Bobby walked on past and down the street. He was feeling a lump in his throat and he wasn't going to lose it in front of the supermarket Santa. Life really sucked when someone as talented as Heather was going to lose her big break because her mom couldn't afford a lousy bus ticket to New York City. This Christmas was going to be worse than usual.
Bobby spent the next couple of days mostly at home, hungry and bored.  Heather hadn't come around and he was starting to get worried.   On Christmas Eve, someone knocked on the door. Maybe it was the police looking for his mom again. He went to the door and opened it cautiously. It was Heather.
"Hey, Bobby." 
"Heather! Where have you been? I went by your place and no one was there."
"I've been in New York, with my mom."
"New York? How did you manage that?"
"Some old guy came by the other day and handed me tickets and enough money for a hotel. Mom went with me, and they accepted me, Bobby! Were moving to New York in a couple of weeks. Mom found a job while we were there and everything. Can you believe it? I'm going to art school!"
She wrapped her arms around Bobby's neck and kissed him square on the mouth. He was stunned to say the least. 
"But I haven't told you the best part. Remember that old camera you found and gave me for Christmas last year?"
"I took pictures of all the stuff you painted in the ally behind my building, in case someone painted over it. I showed them the pictures and they want you to apply. You've got better grades than me, Bobby. They are sure to accept you. They already like your work. They said as long as your grades were good, they would give you a full scholarship."
The sound of Christmas bells rang out from the old church on the corner. Bobby didn't know what to say. Then it hit him.
"God Bless Us Every One."

Monday, December 13, 2010

Manic Monday: People who suck and other pretentious bi%*es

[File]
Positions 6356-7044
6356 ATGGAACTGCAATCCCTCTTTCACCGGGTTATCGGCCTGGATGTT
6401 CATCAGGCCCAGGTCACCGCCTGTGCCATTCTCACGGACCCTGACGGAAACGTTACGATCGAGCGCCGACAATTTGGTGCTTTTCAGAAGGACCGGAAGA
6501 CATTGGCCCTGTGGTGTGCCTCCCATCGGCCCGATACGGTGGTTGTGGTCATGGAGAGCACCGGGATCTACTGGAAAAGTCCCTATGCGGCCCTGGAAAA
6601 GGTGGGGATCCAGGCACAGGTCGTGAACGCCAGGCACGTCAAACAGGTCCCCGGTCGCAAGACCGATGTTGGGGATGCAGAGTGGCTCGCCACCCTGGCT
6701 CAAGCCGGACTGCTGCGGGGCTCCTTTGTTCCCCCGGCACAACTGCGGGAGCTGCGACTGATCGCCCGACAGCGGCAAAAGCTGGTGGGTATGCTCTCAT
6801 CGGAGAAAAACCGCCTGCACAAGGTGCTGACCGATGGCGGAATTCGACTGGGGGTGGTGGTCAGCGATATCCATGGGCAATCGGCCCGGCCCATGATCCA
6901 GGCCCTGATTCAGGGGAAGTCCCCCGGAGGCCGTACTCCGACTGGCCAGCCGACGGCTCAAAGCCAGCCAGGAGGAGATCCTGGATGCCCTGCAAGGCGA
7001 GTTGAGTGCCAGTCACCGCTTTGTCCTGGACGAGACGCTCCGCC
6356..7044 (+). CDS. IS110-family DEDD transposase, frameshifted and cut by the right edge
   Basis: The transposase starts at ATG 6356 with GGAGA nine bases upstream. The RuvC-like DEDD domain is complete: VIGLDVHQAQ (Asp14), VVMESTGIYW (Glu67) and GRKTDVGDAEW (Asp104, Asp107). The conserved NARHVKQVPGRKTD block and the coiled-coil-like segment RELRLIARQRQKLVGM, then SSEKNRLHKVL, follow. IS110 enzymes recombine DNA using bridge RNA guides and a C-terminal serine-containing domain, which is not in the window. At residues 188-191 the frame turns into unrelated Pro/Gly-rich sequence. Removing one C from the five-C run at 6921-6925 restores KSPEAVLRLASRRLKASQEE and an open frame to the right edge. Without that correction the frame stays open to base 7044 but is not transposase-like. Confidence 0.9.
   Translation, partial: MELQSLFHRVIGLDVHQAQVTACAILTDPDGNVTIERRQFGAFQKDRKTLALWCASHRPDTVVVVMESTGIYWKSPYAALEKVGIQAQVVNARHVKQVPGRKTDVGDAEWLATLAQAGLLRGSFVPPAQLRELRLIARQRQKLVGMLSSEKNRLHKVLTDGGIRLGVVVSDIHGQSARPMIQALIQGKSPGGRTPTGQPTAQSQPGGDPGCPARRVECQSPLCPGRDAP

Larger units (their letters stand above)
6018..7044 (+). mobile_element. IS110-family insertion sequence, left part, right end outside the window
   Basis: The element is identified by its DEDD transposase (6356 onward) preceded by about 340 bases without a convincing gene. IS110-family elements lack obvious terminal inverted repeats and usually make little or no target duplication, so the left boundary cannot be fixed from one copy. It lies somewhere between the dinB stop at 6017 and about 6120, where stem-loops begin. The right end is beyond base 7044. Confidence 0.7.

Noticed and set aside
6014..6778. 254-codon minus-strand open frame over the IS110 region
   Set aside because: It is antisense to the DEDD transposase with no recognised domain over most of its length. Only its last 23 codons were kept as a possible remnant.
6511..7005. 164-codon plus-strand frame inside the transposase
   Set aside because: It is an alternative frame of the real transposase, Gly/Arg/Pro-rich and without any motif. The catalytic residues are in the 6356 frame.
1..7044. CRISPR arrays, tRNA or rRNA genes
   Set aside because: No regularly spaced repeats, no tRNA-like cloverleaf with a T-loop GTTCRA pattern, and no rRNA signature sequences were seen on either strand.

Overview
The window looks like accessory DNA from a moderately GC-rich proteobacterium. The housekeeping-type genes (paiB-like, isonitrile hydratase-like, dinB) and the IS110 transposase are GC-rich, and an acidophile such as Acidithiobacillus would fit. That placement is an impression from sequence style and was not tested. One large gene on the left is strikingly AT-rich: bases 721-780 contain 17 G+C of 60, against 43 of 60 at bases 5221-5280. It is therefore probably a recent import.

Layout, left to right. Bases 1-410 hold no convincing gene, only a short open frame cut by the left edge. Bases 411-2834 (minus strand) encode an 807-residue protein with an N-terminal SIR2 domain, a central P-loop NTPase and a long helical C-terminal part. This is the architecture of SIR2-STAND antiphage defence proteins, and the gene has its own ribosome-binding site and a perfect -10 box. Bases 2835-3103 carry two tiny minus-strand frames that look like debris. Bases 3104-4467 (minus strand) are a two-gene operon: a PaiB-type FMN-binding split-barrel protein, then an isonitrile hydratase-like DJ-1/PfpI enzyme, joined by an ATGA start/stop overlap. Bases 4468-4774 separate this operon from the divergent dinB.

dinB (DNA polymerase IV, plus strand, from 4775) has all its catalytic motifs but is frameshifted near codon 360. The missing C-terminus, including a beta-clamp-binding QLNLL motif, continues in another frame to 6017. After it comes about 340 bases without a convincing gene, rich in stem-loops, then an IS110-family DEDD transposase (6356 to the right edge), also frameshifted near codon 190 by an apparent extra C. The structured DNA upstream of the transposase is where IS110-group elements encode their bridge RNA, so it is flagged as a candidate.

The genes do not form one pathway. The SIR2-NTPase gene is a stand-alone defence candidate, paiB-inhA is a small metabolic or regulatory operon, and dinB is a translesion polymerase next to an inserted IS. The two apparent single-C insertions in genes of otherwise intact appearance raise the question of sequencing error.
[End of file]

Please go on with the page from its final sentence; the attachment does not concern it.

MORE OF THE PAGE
So Saturday night was the office Christmas party (was a blast up til 4 am. yikes).  The party is always held at a hotel, and we always spend the night.  Sunday morning rolls around, me and the girls, including my niece Gina, are waiting for my brother, whom I'm giving a ride home.  So while he checks out I decide to pull the car around so me and the girls can load up.  I pull to the front of the hotel, two cars immediately pull in behind me, which I think nothing of.  I get out, open my trunk, and I go back into the lobby.  The girls and I gather our stuff, which is right inside the door, go out and start loading up.

As I'm loading stuff into the back, this woman approaches the van and asks the girls, "Do you know who is driving this van?"  Number one, dumb question you idiot.  I don't think three teenage girls would climb into the van of a stranger.

I say, "I am," as I continue to load bags in the back.

She says, "Well, we need to pull our car up so we can load our bags."

I hope the look on my face said it all, I have no idea.  My first inclination was to bitch slap her.  But you can get arrested for that these days.  So I just said, "um, I'm loading my car."  What I wanted to say was, oh, sorry, I didn't realize you were the only and most important patron at this hotel you pretentious $&#^()(@%&#*(#*^.

And then I stewed and stewed and stewed.  If you're reading this, country- club- snob- at- the -Inn- at -Gig Harbor, you suck.

That is all.  Thanks for reading.


Friday, December 10, 2010

Friend or Foe Friday

I've been inspired by so many lately, tis the season I suppose, I can't possibly name one person today.  There are my email writing friends who make me laugh every day and are always there when I need a sounding board.
There's my 2K11 group, basically we're all in this crazy rollercoaster that is the publishing biz together.  It's nice to have that kind of support.

Some of the people in my office went to the Red Cross Real Heroes Breakfast this morning.  I didn't go this time, but have in the past.  The people honored there are those who go out of their way or risk their lives to help someone else, a stranger even.  If that's not inspiring, I don't know what it.

Rusty also has been inspiring me to keep  my chin up and look at the good all around me.  If you read my post yesterday, he's the one who told me when I'm feeling down to think about what I'm thankful for and why.

Basically I'm surrounded by goodness, and people who have my back, and support me, and that makes me want to be that kind of person too.  Not just during the holiday season, but all year round.  Emerson has a wonderful quote.  "Scatter joy!"  That's what I want to do.  I don't always want to be the angsty writer, but the scatterer of joy, the sprinkler of bliss, the caster of rapture.

It's a choice.  We all have it.  I choose it. 


Thursday, December 9, 2010

Thought Provoking Thursday: Cancer

I read a blog the other day about what Elizabeth Edward's death and what it might mean to people.  At first I thought, why would it mean much to me?  But upon further reading, I realized what the blog author was saying.  Cancer death.  It speaks to people.  For those with cancer,  it may bring thoughts of their own personal battle with the disease.  They may reflect on their own life, their own mortality.